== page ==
In addition to reigniting interest in Lovecraft and launching Stuart Gordon's career, “Re-Animator” made Jeffrey Combs into an instant cult icon. On paper, Herbert West is probably not the most relatable character. He's arrogant, pompous, obsessive, and totally amoral. Combs, however, turns West into an oddly likable guy. He has a quick wit, Combs often making small lines hilarious. By making Dr. Hill a stuffy bureaucrat (and even more morally repugnant), West becomes an anti-hero, raging against a corrupt system. There's also something respectable about West's unwavering commitment to his goal. He might have a, shall we say, relaxed attitude about laws but, damn it, West has got a cause. More than anything else, Combs' funny, energetic charisma makes West into an instant fan favorite.

Oh yeah, there's another guy too. If “Re-Animator” has one serious flaw, it's that West is not technically the film's protagonist. Combs gets an “and” credit in the opening titles and on the poster. Bruce Abbott's Dan Cain, meanwhile, gets top billing. It's not that Cain is a bad guy. His horror at the moral depravity of West's actions is evident. Abbott is a solid actor, even getting a few laughs out of the audience. The problem is Cain just isn't as entertaining as West. Abbott is stuck in the part of the boring hero guy, who stands back and gets freaked out by all the cool and interesting stuff  Herbert does. He's dragged along by the plot, doing more reacting than acting until the final act. There's nothing exactly wrong with Abbott or Cain but they end up being slight wet blankets on the proceeding.

Cain isn't the only square in the story. His girlfriend, Meg, is at the center of an especially improbably love story. Poor Meg is wildly abused by the plot. Her cat is killed before seeing it resurrected as a snarling, undead ghoul. Next, her father is also killed, though she believes him to simply be transformed into a snarling, lobotomized madman. After that, she's stripped and pawed at by a headless zombie. Finally, she's murdered. Despite all the above, Meg never immediately dumps Dan and flees. She sticks around long after a reasonable person would've left. Despite this issue, Barbara Crampton's performance comes awfully close to giving Meg some agency. The character is written as, and referred to by West, as a flighty coed. Crampton provides her with a meatier personality, a upright and normal girl exposed to a sideshow of horrors. She's still a screaming victim but at least she has more personality than most.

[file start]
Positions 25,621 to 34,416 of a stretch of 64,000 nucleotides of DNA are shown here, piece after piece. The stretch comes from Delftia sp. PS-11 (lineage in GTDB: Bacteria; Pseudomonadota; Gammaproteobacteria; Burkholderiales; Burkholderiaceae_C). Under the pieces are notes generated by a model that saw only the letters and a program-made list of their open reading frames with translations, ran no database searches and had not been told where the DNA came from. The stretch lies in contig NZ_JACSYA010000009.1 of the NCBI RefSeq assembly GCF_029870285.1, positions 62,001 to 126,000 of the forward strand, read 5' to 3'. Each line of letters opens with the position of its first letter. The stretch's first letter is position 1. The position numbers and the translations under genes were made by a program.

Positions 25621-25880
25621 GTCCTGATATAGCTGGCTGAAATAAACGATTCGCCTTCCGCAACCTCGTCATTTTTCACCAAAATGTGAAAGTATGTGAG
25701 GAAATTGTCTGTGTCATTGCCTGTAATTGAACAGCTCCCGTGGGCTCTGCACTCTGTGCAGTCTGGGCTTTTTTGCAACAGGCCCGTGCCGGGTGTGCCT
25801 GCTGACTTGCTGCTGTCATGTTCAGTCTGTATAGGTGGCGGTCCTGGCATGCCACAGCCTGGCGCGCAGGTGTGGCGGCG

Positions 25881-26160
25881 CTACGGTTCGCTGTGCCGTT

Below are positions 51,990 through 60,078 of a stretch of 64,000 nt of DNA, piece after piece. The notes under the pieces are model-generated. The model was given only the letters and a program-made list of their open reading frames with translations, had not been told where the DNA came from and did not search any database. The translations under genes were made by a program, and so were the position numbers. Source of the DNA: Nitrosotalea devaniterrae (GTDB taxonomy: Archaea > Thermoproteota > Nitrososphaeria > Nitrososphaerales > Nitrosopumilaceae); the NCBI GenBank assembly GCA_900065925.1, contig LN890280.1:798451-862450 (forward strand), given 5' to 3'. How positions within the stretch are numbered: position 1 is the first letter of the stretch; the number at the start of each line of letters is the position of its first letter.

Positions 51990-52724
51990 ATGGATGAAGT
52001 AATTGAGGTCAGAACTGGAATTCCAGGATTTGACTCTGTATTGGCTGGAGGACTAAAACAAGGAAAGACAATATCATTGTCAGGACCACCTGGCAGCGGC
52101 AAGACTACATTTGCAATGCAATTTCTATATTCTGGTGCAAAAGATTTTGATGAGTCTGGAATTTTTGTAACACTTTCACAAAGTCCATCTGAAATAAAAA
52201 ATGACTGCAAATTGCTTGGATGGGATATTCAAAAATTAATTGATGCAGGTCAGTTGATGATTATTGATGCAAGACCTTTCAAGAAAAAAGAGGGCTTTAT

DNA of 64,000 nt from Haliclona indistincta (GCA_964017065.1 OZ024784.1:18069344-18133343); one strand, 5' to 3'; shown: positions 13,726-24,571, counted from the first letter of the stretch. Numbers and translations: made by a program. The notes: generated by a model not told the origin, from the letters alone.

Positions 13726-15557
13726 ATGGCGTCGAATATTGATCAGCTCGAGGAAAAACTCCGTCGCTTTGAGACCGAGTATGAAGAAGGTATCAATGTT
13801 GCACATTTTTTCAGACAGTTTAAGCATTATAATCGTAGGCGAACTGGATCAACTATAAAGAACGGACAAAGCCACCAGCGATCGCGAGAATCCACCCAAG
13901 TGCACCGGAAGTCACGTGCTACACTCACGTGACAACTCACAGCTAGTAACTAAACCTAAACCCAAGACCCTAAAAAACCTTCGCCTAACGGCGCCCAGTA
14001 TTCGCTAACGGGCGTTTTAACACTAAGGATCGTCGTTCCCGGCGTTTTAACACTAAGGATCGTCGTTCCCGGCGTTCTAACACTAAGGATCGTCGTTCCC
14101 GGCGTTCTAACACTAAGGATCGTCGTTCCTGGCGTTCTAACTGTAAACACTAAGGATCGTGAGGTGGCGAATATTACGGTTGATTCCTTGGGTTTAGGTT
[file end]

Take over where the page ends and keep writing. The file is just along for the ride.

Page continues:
Stuart Gordon's theater work was noted for its relaxed attitude towards sex and nudity. “Re-Animator” continues this approach. The film is blatantly sexual. Dan and Meg share a passionate love scene. Crampton, a good sport, is often nude. The reanimated corpses, meanwhile, are also naked, the film containing quite a bit of male frontal nudity. By the time we reach the infamous “head giving head” scenes, “Re-Animator's” winkingly naughty approach is clear. A woman molested by a decapitated zombie is a horrifying scenario but the film's approach to sex is more farcical. It's all so ridiculous, as absurd as a scientist trying to conquer death, that you can't help but laugh. Dr. Hill's lust for Megan extending beyond the grave is seemingly a comment on the foibles of human sexuality. It's not just this situation that's ridiculous, all of it – the way desire tie people into knots, the lengths they go to find love – is ridiculous.